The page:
BEE:  Why does nobody ever remember to change the loo roll?  (she sets about doing so) Bums and noses. How many have I wiped? (pause) Concentrate, for God’s sake, Barry. You’re going to cut yourself.

BARRY:  People cope if they have to sell their home. It’s not the end of the world. 

BEE:  (Aside; she starts to dress) I’ve no idea where he’ll take me. Not to his own house, obviously. The park?  No, too public, too cold.  Please God not a hotel – strange linen, knowing looks, horrible little bars of soap. (pause) We’ll sit in his car. We’ll small talk.  Both of us - washed, deodorised, ready.  (hears noises on the stairs and shouts)  Millie? Millie!  Text me when you get there.  I want to know you’ve arrived safely.  (Aside) The kids’ll never find out. I’d die rather than ...  No. It’s just an interlude. A one-off. An adventure. That’s what it is. Mum’s little adventure. A hike up a new peak. An emotional bungee jump. Why not? While there’s time. While there’s still life. Millie’s got her gap year. Well, I’ve got my gap lover. And it feels great.

BARRY:  Shit! I’ve cut myself.  

BEE:  You never listen, do you?

BARRY:  Why am I even bothering to shave?

BEE:   Always squeezing the last ounce of life out of old blades. It’s penny-pinching, Barry. You’re obsessed with money. (searches the cupboard, DIRECT) What have you done with the TCP?

BARRY:   We’ve run out.

BEE:  No TCP, no time, no guilt.  No guilt, no time, no TCP. (she takes a piece of toilet paper and holds his chin) Hold still.

BARRY:   Sorry. 

BEE:  (tending to his face) You never change.

BARRY:  (Aside) Funny to think how nervous we were once. Her in her skinny sweater. Very tight. Me, oh, me trying to wow her with surveyor-speak. My God – theodolites and plummets and pipe-locators. I was full of myself then. A red-blooded twenty year old, full of shit. But somehow, miraculously, she said ‘yes’. 

BEE:  (Aside) Afterwards . . . when I come home? Will it show? Will I be different?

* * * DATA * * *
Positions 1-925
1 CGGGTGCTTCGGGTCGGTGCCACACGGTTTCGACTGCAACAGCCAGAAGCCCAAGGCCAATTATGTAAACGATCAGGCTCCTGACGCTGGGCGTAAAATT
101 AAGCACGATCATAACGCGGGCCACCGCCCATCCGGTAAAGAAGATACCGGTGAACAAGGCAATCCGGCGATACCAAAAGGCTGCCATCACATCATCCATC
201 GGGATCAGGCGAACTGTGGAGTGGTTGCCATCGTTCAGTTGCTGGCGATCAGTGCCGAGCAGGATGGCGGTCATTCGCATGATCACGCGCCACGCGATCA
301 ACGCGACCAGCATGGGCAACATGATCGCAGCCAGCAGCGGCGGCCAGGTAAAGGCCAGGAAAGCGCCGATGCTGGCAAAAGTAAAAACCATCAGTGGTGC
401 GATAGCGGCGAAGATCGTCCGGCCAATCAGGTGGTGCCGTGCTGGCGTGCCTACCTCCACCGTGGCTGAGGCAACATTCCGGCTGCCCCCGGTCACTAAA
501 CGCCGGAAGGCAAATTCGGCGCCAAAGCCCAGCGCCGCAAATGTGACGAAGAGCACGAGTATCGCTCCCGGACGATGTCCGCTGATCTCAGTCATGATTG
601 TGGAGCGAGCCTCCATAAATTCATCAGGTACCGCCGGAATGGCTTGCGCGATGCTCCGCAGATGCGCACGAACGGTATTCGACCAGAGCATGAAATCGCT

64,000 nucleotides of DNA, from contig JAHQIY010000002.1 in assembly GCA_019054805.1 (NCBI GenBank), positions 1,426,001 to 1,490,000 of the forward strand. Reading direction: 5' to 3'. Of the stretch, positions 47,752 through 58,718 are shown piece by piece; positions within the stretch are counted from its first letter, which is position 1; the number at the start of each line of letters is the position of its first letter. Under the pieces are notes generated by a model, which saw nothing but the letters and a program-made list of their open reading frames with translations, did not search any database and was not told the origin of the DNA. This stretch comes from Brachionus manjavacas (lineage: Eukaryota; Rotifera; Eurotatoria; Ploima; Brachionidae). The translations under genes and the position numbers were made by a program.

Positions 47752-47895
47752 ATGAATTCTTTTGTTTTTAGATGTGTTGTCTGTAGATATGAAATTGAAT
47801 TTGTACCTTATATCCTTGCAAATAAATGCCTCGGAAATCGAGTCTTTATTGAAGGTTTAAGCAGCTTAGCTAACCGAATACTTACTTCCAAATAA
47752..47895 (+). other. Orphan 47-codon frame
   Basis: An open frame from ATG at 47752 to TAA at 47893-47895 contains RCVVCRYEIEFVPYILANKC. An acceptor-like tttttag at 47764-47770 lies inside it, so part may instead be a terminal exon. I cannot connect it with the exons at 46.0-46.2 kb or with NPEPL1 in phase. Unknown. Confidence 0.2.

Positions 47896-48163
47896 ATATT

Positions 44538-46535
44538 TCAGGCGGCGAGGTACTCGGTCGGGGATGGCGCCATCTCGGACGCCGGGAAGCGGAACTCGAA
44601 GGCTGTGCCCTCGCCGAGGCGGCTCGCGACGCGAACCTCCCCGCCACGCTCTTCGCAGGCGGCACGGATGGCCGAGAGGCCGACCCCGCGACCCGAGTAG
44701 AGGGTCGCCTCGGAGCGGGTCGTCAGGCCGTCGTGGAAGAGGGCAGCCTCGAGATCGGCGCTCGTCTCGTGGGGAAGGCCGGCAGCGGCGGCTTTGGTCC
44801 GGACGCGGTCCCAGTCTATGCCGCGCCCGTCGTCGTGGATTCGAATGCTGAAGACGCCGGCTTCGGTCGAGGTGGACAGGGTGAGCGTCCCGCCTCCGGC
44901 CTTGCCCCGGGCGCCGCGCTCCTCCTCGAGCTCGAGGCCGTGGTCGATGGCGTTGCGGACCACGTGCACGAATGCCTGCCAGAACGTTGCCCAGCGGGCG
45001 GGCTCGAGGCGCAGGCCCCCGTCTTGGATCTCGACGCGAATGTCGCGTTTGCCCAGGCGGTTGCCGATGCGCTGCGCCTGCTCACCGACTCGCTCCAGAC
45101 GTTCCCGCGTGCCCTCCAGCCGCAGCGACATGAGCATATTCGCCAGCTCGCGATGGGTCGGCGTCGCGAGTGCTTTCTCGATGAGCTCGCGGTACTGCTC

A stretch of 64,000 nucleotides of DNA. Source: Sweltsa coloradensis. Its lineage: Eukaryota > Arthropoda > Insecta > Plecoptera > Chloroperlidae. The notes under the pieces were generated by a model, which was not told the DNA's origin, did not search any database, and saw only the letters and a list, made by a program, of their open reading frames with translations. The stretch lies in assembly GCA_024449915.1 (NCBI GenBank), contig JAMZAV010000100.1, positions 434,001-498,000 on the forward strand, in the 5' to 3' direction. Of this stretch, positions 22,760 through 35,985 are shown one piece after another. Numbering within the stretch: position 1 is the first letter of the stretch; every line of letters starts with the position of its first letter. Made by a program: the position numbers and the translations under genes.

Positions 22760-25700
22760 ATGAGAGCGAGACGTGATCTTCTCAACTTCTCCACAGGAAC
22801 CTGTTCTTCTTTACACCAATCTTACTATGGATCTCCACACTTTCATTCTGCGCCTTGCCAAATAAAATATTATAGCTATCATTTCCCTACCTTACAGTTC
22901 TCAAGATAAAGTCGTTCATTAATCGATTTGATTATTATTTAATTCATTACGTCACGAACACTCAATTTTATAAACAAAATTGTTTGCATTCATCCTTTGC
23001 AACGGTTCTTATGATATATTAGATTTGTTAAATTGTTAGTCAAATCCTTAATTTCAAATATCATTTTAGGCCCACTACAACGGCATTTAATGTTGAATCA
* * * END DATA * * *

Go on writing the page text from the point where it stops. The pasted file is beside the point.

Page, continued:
BARRY:  (Aside) We used to share. Even the bad stuff. 

BEE:  (Aside) I’ll sit at the same table – with the same face, same eyes, same breakfast cereal . . .

BARRY:  (Aside) Tell her!  Go on! Just tell her!

BEE:  (Aside; they look at each other) Surely it can’t be this for the rest of my life?  

BARRY:  (pause) Bee?

BEE:  What? 

BARRY:  (long pause) That film . . . what was it called – you know, set in Vienna, in the 1800s, about Colonel Redl?  

BEE:   I haven’t got time, Barry. 

BARRY:  When they give him the pistol, and he walks to his room, and they’re all waiting, everybody’s waiting for the pistol-shot and he runs from one end of the room to the other, up and down, up and down, trying to get up the courage to pull the trigger. What was it called?  

BEE:  I don’t know. Please, just get dressed and go to work. Seriously. Do you want to lose your job? I’m bored, Barry. Bored to the back of my teeth with your bloody gums and everything! (pause) Sorry. (pause) I’m just worried about your job.

BARRY:  (Aside) The embarrasment . . . the humiliation. Being called up infront of everyone. Everyone seeing me go into the A.D’s office, heads down in their pens . . . after fifteen years of unimpeachable service – to be pitied like that. 

BEE:  Barry? (long pause) This time tomorrow, something will have changed forever. 

BARRY:  (Aside) I’ll sit in the canteen. That’ll do it. Drive in every day. As if nothing’s happened. She’ll never find out. 

BEE:  (Aside) I don’t want to lose you. Tell me to stop, Barry. Forbid me. Be a man, for once.  Be a lion with a bloody great roar – “She’s my wife, I want her, I want, I want her.” 

BARRY:   Colonel Redl.  

BEE:  (pause) What?

BARRY:   The name of the film about Colonel Redl. It was called ‘Colonel Redl’.

BEE:   Oh good. Thank you for clearing that up.  

BARRY:  (pause) He shoots himself in the end.

BEE:  (long pause) I’ll get some TCP from Boots on my way to Mum’s.  

BARRY:  Ok.

BARRY:  Anything else? 

BARRY:  (pause) Plasters.

BEE:  They’re on the list.

BARRY:  Right. 

BEE:  Oh, and I won’t need a lift back from choir practice tonight. We’re having a . . . get-together at Michelle’s. She’ll drop me home.

     (Lights Fade to Final Blackout)

Claire Booker mud-wrestles words and sometimes comes out on top. Her poetry pamphlet Later There Will Be Postcards is out from Green Bottle Press.                 www.bookerplays.co.uk